"We also fully acknowledge that we want to build systems of community care – not confinement – for all of Michigan’s people who cause harm in their communities, especially for pregnant people and other vulnerable populations.

"Further, in addition to the Standards of Care for Pregnant People Bill, we recommended an oversight mechanism for the women’s prison. It is widely understood that Michigan's prisons exist in vacuum-like conditions with little outside oversight. COVID-19 has only exacerbated the opaqueness of our prison system. Senate Bill 487 would create an oversight commission dedicated to monitoring proper implementation of all policy directives, living conditions, and treatment of people at the chronically overcrowded and only women’s prison in Michigan, Women’s Huron Valley. We are hopeful Senator Victory will schedule a committee hearing for the oversight bill to start the process of establishing this necessary oversight of MDOC.

"We are grateful for the new policy directive and also must amplify the reality that Governor Whitmer could do much more to relieve the overcrowded conditions at Women’s Huron Valley and move towards a less populated system. For example, she could – and should – use her commutation powers to allow long-serving women to have a chance at freedom. As the COVID-19 pandemic continues to wreak particular havoc within the Michigan prison system, Governor Whitmer could instruct the parole board to medically parole all pregnant people sentenced to state prison, in order for them to receive care and treatment in their communities. A new Sentencing Project report found that Michigan ranks number four in the nation for the number of women serving life without parole (173 women total and 8.7% of the total national LWOP population). People serving long sentences are the least likely to recidivate and would be assets in our economically strapped and struggling communities.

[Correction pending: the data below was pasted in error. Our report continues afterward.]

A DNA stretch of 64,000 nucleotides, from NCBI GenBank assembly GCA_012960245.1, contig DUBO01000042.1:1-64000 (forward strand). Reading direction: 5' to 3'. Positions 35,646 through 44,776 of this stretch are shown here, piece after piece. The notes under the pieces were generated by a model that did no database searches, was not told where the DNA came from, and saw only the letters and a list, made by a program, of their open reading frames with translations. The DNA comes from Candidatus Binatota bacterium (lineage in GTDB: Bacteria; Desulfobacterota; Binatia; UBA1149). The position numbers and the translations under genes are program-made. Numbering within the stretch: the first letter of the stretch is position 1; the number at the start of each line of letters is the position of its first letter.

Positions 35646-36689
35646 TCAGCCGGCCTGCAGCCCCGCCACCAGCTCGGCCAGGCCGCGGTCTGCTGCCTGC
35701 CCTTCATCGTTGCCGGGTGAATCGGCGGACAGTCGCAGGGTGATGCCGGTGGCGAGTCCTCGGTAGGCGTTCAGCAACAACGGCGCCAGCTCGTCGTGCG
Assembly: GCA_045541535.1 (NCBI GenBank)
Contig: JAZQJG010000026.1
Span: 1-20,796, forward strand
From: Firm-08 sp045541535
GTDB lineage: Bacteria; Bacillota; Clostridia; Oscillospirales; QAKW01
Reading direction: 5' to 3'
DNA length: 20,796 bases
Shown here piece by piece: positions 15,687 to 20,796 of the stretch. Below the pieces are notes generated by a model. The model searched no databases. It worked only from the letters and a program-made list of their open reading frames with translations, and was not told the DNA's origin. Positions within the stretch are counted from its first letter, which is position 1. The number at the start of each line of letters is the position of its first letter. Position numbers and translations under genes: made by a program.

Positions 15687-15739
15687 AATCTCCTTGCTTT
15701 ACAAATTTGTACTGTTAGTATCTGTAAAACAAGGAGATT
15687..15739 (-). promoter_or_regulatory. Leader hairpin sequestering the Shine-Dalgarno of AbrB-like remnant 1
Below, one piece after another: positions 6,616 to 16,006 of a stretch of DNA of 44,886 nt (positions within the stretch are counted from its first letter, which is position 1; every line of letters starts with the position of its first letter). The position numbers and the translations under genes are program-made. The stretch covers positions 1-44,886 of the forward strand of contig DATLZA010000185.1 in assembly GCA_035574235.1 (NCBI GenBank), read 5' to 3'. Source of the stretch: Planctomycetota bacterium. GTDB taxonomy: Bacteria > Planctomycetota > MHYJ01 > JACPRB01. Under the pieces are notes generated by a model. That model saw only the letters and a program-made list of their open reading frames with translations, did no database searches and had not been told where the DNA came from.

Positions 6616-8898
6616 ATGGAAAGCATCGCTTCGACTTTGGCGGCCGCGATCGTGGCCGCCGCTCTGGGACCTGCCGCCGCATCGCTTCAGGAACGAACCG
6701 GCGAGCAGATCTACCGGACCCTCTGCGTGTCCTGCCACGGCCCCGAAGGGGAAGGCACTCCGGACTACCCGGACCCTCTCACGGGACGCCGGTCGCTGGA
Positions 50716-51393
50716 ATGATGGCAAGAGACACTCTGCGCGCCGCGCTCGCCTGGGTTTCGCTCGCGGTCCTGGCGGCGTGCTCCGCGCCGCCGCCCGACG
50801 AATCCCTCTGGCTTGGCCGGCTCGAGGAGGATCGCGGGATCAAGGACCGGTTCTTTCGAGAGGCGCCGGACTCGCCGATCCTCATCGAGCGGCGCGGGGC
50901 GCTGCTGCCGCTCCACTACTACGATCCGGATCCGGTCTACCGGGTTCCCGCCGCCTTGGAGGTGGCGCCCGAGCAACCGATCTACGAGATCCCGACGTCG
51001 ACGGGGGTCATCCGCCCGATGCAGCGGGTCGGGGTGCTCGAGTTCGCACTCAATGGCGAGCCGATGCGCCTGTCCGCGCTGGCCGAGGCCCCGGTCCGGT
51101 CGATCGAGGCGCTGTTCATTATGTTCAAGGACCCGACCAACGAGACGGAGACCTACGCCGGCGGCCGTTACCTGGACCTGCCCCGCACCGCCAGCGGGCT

"In the interim – while we wait for policies rooted in the shared values of redemption, forgiveness, and saying no to tortuous conditions to come out of the executive office – we applaud momentum toward better standards of care for pregnant people.

"The coalition of stakeholders involved in crafting the draft legislation that created, in part, this policy directive, is committed to eradicating the imprisonment of pregnant people and caregivers of children. We have a shared vision and fully hope Governor Whitmer will take direction from those most impacted by the punitive-based prison system in the coming months. We look forward to continuing to provide our expertise and experience, with cautious optimism that the Whitmer administration will uphold its stated commitments to health and racial equity, particularly among Michigan’s extremely vulnerable incarcerated pregnant population.”


The American Friends Service Committee (AFSC) promotes a world free of violence, inequality, and oppression. Guided by the Quaker belief in the divine light within each person, we nurture the seeds of change and the respect for human life to fundamentally transform our societies and institutions.